Abstract ideas of K. Balachander became fun scripts as the actors were given scenes to shine and then as a director he made that his mark. His technique never eclipsed Bharathiraja but his characters, scenes did have an answer to poetic visual storytelling. Bharathiraja struggled after a point to marry his poetic technique and story but when he got it right, he created wonders.
Finally, Maniratnam is still aspirational because of his technique that supports his writing which is growing weak, while Ram Gopal Varma stopped caring. Still, Gayam, Sarkar, Satya, Nayagan, Thalapathy – the greatest Indian Gangster flicks are beautiful, seamless marriages of their techniques and writing. Quentin Tarantino, Francis Ford Coppola, David Fincher, Martin Scorsese have a distinctive technique that never overlaps writing.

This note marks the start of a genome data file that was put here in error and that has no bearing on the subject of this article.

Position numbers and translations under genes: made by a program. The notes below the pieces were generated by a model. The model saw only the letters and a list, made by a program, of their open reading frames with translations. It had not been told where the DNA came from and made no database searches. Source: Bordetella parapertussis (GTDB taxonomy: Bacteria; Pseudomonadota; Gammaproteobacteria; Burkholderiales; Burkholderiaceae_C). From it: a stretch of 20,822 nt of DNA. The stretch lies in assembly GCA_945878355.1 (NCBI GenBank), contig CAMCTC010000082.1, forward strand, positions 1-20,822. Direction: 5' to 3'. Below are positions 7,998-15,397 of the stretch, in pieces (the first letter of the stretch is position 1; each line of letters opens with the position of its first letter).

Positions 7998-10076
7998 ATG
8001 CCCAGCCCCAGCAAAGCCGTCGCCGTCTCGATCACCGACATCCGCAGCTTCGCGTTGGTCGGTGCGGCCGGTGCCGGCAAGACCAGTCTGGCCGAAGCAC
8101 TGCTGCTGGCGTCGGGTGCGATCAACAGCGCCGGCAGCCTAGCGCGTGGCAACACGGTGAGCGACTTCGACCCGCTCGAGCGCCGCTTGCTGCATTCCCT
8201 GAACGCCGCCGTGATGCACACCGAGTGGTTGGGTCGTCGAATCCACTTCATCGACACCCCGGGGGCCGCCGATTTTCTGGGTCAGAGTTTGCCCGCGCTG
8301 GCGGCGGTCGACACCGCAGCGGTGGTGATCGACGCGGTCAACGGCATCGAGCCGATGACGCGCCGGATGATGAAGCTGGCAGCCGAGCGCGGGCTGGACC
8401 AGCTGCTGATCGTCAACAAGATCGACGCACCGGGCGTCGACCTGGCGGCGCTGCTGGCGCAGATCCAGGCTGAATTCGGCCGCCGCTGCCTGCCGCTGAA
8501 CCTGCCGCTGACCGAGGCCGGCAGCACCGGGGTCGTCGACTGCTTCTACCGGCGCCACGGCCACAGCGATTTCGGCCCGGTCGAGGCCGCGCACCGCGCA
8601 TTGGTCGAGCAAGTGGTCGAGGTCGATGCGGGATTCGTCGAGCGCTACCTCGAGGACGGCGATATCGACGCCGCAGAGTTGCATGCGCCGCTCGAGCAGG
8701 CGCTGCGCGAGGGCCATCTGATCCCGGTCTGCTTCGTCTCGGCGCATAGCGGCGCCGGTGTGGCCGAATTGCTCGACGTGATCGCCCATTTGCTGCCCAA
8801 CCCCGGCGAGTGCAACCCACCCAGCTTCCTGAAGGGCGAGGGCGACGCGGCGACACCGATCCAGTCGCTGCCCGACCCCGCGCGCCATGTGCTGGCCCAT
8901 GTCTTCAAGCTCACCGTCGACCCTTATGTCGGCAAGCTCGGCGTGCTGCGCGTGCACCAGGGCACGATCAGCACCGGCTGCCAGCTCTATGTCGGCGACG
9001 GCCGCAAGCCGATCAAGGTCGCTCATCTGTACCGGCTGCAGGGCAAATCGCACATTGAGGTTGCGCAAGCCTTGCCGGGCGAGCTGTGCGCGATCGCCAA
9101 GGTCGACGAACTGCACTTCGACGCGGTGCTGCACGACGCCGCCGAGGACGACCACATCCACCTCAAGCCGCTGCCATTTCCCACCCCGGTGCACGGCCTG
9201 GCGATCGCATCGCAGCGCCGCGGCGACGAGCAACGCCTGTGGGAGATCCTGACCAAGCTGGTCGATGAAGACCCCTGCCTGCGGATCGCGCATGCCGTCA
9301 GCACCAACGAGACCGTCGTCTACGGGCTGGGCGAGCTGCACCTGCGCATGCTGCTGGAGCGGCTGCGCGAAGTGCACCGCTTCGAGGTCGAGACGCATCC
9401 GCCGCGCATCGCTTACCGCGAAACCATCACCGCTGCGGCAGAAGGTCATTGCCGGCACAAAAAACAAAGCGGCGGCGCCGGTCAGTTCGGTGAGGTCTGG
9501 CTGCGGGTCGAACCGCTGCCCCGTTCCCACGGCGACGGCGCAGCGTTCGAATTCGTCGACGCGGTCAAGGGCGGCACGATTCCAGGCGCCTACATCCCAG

Framing is an asset to any story. For example, a frame can tell anything. Imagine a person lying on the tar road, in a dark alley with one spotlight and no ambient light looking at a gun pointed over his head, with blood spilling from his eye. He seems to have been brutally harmed and can’t move. He is looking at the impending doom. In this frame, if eyes of the person are highlighted and we see them reflecting innocence, we connect with him and run to save him. If we see a naughty smug or cold calculative stare, we want to know if he deserves that or not. And if we see a victorious look than death scare in those eyes, we just want to know the story. Unknowingly we are moved, thinking that it could be a sacrifice. But if the camera concentrates on gun and keeps the eyes of the person at the gunpoint in the blurry depth of field, then? Still, it will be regarded as a great frame. Still will showcase how painstakingly everyone worked to construct such an imaginative frame. But can they connect? Sudheer Varma is best in framing and attaining a visual that is high quality. But he concentrates on gunpoint more in the above frame than the eyes where the story and intrigue lies.